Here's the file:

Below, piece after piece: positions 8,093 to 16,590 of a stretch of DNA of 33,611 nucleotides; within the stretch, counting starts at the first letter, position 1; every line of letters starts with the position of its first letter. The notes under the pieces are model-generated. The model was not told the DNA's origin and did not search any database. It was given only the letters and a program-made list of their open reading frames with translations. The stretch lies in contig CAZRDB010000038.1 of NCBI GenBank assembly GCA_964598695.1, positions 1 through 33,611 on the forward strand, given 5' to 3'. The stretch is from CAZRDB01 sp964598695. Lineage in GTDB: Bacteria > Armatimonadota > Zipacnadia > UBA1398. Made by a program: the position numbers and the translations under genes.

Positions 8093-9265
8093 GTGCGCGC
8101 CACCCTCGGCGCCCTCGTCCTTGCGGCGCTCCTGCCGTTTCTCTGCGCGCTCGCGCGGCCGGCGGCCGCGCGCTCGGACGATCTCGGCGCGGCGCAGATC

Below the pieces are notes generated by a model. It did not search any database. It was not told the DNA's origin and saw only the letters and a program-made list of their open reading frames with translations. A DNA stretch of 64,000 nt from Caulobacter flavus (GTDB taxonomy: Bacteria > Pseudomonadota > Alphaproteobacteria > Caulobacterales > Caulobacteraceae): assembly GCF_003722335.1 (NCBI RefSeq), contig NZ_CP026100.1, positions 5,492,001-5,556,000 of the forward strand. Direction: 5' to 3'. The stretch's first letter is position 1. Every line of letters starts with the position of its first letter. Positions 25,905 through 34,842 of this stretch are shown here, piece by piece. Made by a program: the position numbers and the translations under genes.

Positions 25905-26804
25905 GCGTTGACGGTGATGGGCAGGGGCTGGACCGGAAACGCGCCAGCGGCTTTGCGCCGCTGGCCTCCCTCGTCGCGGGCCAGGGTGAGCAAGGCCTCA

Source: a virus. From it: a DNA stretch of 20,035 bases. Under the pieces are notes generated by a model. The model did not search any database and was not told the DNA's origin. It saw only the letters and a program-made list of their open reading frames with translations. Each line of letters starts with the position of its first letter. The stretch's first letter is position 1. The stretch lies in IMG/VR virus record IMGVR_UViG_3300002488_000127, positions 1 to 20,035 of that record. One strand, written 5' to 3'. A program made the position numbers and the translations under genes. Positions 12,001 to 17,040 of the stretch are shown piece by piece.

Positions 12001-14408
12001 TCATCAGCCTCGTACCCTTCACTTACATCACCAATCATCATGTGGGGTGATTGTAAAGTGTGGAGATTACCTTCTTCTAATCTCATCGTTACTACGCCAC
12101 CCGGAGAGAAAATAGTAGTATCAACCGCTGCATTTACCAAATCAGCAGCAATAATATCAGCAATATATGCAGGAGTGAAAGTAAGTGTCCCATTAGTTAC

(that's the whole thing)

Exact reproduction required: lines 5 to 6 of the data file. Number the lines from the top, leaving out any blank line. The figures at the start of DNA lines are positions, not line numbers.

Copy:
Below the pieces are notes generated by a model. It did not search any database. It was not told the DNA's origin and saw only the letters and a program-made list of their open reading frames with translations. A DNA stretch of 64,000 nt from Caulobacter flavus (GTDB taxonomy: Bacteria > Pseudomonadota > Alphaproteobacteria > Caulobacterales > Caulobacteraceae): assembly GCF_003722335.1 (NCBI RefSeq), contig NZ_CP026100.1, positions 5,492,001-5,556,000 of the forward strand. Direction: 5' to 3'. The stretch's first letter is position 1. Every line of letters starts with the position of its first letter. Positions 25,905 through 34,842 of this stretch are shown here, piece by piece. Made by a program: the position numbers and the translations under genes.

Positions 25905-26804